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What is Passover? Your Guide to the History and Practice of Passover

What is Passover?

Passover is the Jewish holiday celebrating the Exodus from slavery in Egypt and the foundation of the Jewish people as a nation.

The holiday is celebrated by eating matzah and avoiding unleavened bread, and holding a Seder meal to tell the story of the Exodus while eating certain traditional foods.

Passover takes place in the springtime (on a date determined by the Hebrew calendar).

 

History of Passover

The Jewish People were enslaved in Egypt, as recorded in the Bible, until their leader Moses (Moshe in Hebrew) was appointed by God to redeem them. He demanded of Pharoah to “Let my people go” but Pharaoh refused.

The Bible records how God sent 10 plagues against Pharaoh and the Egyptians: blood, frogs, lice, wild animals, death of livestock, boils, hail, locusts, darkness, and death of the firstborn. As Pharaoh was a firstborn himself, he feared for his own life and finally told Moses to take the Jewish people out.

The Jews hurried out of Egypt, quickly baking bread to bring with them. In their rush, it came out flat and unleavened.

They reached the Red Sea and after a couple of days, the Egyptians decided they needed their slaves back (they were essential to the economy, after all!) and chased after them.

When the Egyptian army had almost reached the Jews, God told the people to enter the Red Sea.

One man, Nachshon ben Aminadav, walked into the sea, and when he’d walked in until the depth was up to his neck, the Red Sea split. The Jewish people followed him and walked through on dry land.

When the Egyptians followed them, the sea waters returned and destroyed the powerful Egyptian army. The Jews had safely reached the other side. They sang praises to God.

Soon after, they traveled to Mount Sinai to receive the Torah, which is the Jewish Bible and code of law ("mitzvot" in Hebrew).

The Jews consider this event to mark the beginning of the Jewish people as a nation and a religion, and as the moment they received the responsibility to keep God’s commandments.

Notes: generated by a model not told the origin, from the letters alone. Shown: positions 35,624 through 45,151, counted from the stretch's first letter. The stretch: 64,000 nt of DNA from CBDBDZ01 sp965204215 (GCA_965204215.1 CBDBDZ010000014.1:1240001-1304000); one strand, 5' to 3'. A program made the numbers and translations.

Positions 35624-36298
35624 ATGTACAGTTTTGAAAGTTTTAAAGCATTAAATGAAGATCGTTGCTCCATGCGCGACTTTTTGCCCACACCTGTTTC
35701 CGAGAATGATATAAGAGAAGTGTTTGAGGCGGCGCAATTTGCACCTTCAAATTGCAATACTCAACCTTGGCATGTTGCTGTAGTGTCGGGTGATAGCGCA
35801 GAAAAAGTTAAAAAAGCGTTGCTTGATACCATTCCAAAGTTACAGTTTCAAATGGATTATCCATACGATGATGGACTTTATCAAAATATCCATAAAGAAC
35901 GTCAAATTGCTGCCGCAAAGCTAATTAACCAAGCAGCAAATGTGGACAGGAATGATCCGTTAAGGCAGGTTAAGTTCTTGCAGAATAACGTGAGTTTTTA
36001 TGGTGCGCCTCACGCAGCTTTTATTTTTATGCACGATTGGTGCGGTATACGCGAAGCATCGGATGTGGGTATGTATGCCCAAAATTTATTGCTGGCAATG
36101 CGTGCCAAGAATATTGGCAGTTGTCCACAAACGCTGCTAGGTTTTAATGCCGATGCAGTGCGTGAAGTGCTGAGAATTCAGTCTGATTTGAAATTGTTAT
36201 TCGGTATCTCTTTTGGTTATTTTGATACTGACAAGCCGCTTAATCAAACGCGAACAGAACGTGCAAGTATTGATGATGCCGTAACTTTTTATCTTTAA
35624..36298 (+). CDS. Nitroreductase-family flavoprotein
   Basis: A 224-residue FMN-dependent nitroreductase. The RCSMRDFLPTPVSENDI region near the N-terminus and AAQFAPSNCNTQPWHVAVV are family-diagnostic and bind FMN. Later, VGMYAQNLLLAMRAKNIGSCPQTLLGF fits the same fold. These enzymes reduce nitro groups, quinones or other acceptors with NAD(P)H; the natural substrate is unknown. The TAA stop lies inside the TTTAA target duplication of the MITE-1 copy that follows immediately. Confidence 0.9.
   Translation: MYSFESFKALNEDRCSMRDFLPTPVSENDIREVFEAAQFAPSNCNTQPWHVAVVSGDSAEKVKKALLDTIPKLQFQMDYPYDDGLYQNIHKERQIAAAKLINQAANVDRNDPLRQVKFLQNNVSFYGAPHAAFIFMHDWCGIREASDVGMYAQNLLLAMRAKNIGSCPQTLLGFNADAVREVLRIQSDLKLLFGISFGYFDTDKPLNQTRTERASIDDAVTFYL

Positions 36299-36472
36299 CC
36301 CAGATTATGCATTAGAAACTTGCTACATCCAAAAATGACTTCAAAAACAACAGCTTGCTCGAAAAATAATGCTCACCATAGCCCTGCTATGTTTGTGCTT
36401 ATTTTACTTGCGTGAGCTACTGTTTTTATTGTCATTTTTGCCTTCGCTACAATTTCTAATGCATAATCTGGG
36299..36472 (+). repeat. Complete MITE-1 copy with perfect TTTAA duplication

How Passover is Celebrated

To commemorate the holiday, the Torah tells the Jewish people to eat matza for seven days and avoid chametz (leavened bread).

Leavened bread is any food made with wheat, barley, oats, spelt, or rye and mixed with water that has not been carefully supervised to make sure it is baked before it has time to rise.

Originally, during the days of the Temple in Jerusalem, the Jews would bring a lamb as a sacrifice, but since the destruction of the Temple this no longer can be practiced. (One of the reasons for this mitzvah is that the Egyptians worshipped sheep as idolatry and by sacrificing a lamb, the Jews show that they reject this way of life in favor of monotheism).

 

What is the Seder?

Passover is also famous for the Seder, a dinner on the first night of Passover that commemorates the story of Passover by reading an account of the story of the Exodus, singing specific songs, and eating certain traditional foods.

Seder means “order” and the program of the night is done in the exact order listed in the Haggadah, which is a book with the instructions of how to conduct the seder and the exact text to recite.

There is a big focus at the Seder on getting children involved and getting them to ask questions, in order to teach them about Jewish history and traditions.

It’s interesting to note that the Seder is a custom observed even by many Jews who do not consider themselves religiously observant.

Its continued endurance among all types of Jews is a testimony to the effectiveness of the traditions and their pedagogy of engaging and connecting with people.

 

Why is an Eighth Day of Passover Observed if the Torah Says Seven?

In the lands outside of Israel, an extra eighth day of Passover is observed. In the times before the Hebrew calendar was fully fixed, the first day of the month could change by a day because it was determined by the court each month based on sightings of the new moon.

During the Diaspora in the days before modern communication, the news could not always travel to far-flung Jewish communities in time.

The eighth day was instituted to make sure no one accidentally missed a day of the festival. The custom was not annulled and so became part of standard Jewish law and observance for those outside the land of Israel.

 

What is Yom Tov/Yontif and Chol Hamoed?

The first and last days of the festival are observed similarly to the Sabbath except that cooking is allowed. These days are called “yom tov” in Hebrew or “yontif” in Yiddish.

The intermediate days are called Chol Hamoed, where more forms of work are allowed such as driving and using electricity, but the laws of eating matza and avoiding chametz are still in effect.

Many use these days to relax, go on trips, and spend time with their families. Zoos and museums are crowded with Passover-observing Jews on these days!

 

Additional Resources:

Click here to learn more about what foods are Kosher for Passover.

 Click here to view our Passover recipe collection.

Get help with your Passover preparations with this Ultimate Passover Checklist and these handy Tips and Tricks.

Here is our complete guide to making the perfect Passover Seder.